Does this fit into your view in some way? Was this just a statement by Joseph Smith or by Nephi that is just a reflection of their culture and understanding?

    What is meant by ‘for by man came death, by man came also the resurrection of the dead’? (1 Cor 15)
    How does this fit in with a reconciled church/evolution view?

  42. Shave their heads – especially the girls with really long hair. It will build character by allowing them to be teased – thus understanding and empathizing with the marginalized in their society. Lice are God’s way of helping us understand the second great commandment.

    (OK; now I’m exhausted mentally. I’m heading back to the less challenging religious discussions.)

  43. #41 – Name, if the Fall narrative is figurative and applicable to our pre-existent condition, the “no death before the Fall” is perfectly accurate.

  44. I don’t want to contribute further to making a wonderful thread about lice a discussion of evolution, but I will emphasize again the central issue, imo:

    The Church has no official stance on evolution. In the last official statement on that issue, evolution as the catalyst for the creation of the *physical body* of mankind is mentioned explicitly as an option. The Church’s official position, as an institution, essentially is, “We don’t know.”

    Back to the love-teaching lice.

  45. All I know is that if there was ID, the nose would have been placed below the mouth, so it didn’t keep draining into the mouth. Now back to lice and Ray.

  46. This brings to mind the old joke:

    Q: Why did God invent mosquitos?

    A: To make flies seem better.

  47. I don’t think you need to leave the mayo on overnight or for 24 hours. IME, an hour was enough to kill the bugs. (You still need to comb out the dead bugs and the eggs afterwards though.)

  48. It’s the nits that require the extra time.

  49. I will never look at nitpicking over doctrines the same way again.

  50. Name (required):

    I’d like to help give you some answers, but maybe the best I can do is sympathize with your questions. It is difficult to reconcile evolution with a literal approach to scripture and literal-minded leaders’ statements. And you are correct that more liberal approaches to scripture and revelation raise more questions than answers. I am inclined to accept evolution, and that points me to more figurative interpretations of the Garden narrative. But I don’t pretend that this is neat reconciliation, and I don’t claim to have any real answers. In light of the perplexing contradictions, and even lack of agreement between leaders, I like to assume that the Lord hasn’t clearly revealed everything here.

  51. Name Required,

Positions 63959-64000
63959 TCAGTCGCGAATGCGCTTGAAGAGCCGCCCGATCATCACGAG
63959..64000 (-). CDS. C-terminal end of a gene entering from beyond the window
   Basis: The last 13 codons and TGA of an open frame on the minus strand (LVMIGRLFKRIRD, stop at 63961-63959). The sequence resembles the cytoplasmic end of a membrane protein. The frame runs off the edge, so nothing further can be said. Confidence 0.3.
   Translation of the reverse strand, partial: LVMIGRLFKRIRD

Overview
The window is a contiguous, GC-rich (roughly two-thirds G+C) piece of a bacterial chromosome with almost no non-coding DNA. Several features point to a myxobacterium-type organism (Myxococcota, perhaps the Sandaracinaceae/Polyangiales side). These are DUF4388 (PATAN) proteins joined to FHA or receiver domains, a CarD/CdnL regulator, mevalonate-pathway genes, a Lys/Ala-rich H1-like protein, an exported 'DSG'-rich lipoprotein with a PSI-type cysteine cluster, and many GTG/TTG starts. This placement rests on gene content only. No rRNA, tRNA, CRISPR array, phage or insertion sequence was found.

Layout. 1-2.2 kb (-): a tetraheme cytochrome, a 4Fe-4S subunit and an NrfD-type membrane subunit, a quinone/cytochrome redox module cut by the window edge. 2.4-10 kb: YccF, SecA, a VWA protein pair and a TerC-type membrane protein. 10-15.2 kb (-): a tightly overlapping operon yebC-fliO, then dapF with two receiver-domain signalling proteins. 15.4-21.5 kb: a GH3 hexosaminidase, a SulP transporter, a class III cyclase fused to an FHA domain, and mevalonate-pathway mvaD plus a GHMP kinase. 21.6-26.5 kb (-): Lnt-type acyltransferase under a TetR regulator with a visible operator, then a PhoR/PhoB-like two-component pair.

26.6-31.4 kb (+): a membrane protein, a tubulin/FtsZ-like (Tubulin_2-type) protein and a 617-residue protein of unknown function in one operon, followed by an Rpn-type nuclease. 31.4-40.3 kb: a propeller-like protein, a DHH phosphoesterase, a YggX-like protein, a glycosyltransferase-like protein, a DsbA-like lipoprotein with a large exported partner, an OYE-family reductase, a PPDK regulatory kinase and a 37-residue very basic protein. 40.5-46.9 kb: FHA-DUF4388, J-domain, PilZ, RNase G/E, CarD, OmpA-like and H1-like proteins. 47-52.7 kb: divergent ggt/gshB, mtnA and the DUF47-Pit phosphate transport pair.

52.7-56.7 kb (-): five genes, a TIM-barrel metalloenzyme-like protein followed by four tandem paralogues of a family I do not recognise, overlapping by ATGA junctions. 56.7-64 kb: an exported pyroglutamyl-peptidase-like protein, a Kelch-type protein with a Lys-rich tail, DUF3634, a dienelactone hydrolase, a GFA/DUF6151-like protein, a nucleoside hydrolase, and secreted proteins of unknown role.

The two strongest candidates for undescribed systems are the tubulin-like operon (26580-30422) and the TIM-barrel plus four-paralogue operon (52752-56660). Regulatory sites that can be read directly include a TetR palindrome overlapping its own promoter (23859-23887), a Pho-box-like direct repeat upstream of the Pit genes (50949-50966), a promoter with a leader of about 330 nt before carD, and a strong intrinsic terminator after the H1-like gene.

See here.

  52. Name (required) says:

    Jeff G–I don’t think the link made it through (or maybe I’m just not getting the joke.)

    CE–thanks for the sympathy. In addition to the normal issues of reconciling literal-minded leaders’ statements, I also struggle with the concept of a deceptive God or religion that leads people to believe things that aren’t true.

    I’d guess that an average mormon is likely to be less inclined to believe in evolution because of various scriptures and leaders’ statements. Assuming that evolution is substantially correct, it seems like God is either misleading people (with a garden narrative that is bound to be taken too literally) or that God is passive when Prophets mislead people in a similar manner. Its disturbing to me that in this regard, you would tend to be more enlightened if you did NOT have the church/religion in your life.

    One response to all of this is that it doesn’t really matter anyway–this is an academic issue that is of no real consequence. This is hard to reconcile with Creation/Adam/Eve/Fall being an important theme in the scriptures and temple.

  53. Whoops! Here’s the link, which didn’t work for some reason:

    http://www.newcoolthang.com/index.php/2005/10/monkey-man/151/#comment-6140

  54. Name (required)

    I hope that matters of love and service are what it’s really all about. That would go a long way to explain why God seems to allow some amount of uncertainty on all but the most basic doctrinal matters. I find encouragement in thoughts like these–

    From the introduction to The Influence of Greek Ideas on Christianity by Edwin Hatch (h.t. Kevin Barney):

    The main question to which I invite your attention . . . is not ‘how did the Christian societies come to believe one proposition rather than another,’ but ‘how did they come to the frame of mind which attached importance to either one or the other.’ [Hatch attributes this frame of mind to Greek influence.]

    From Blake Ostler’s Interpretive Tradition post at New Cool Thang: